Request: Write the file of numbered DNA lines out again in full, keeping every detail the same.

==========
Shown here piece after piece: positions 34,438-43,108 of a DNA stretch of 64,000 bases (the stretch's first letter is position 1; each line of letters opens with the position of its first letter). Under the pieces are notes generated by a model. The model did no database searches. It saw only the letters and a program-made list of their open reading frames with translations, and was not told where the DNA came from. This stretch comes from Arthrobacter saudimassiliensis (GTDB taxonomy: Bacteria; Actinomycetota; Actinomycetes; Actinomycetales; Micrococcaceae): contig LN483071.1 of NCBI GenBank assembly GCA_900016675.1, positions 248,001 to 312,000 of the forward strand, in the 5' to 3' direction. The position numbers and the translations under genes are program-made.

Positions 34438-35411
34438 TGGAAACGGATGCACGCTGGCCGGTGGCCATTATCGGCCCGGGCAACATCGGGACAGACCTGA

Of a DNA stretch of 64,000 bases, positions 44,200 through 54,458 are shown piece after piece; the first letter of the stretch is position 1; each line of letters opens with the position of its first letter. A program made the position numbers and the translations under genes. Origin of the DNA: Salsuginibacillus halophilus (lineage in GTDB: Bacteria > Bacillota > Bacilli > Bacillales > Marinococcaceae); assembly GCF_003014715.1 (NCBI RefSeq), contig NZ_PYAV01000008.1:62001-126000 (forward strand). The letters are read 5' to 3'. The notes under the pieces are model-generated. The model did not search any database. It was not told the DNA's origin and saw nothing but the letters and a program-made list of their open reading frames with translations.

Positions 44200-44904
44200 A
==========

Shown here piece after piece: positions 34,438-43,108 of a DNA stretch of 64,000 bases (the stretch's first letter is position 1; each line of letters opens with the position of its first letter). Under the pieces are notes generated by a model. The model did no database searches. It saw only the letters and a program-made list of their open reading frames with translations, and was not told where the DNA came from. This stretch comes from Arthrobacter saudimassiliensis (GTDB taxonomy: Bacteria; Actinomycetota; Actinomycetes; Actinomycetales; Micrococcaceae): contig LN483071.1 of NCBI GenBank assembly GCA_900016675.1, positions 248,001 to 312,000 of the forward strand, in the 5' to 3' direction. The position numbers and the translations under genes are program-made.

Positions 34438-35411
34438 TGGAAACGGATGCACGCTGGCCGGTGGCCATTATCGGCCCGGGCAACATCGGGACAGACCTGA

Of a DNA stretch of 64,000 bases, positions 44,200 through 54,458 are shown piece after piece; the first letter of the stretch is position 1; each line of letters opens with the position of its first letter. A program made the position numbers and the translations under genes. Origin of the DNA: Salsuginibacillus halophilus (lineage in GTDB: Bacteria > Bacillota > Bacilli > Bacillales > Marinococcaceae); assembly GCF_003014715.1 (NCBI RefSeq), contig NZ_PYAV01000008.1:62001-126000 (forward strand). The letters are read 5' to 3'. The notes under the pieces are model-generated. The model did not search any database. It was not told the DNA's origin and saw nothing but the letters and a program-made list of their open reading frames with translations.

Positions 44200-44904
44200 A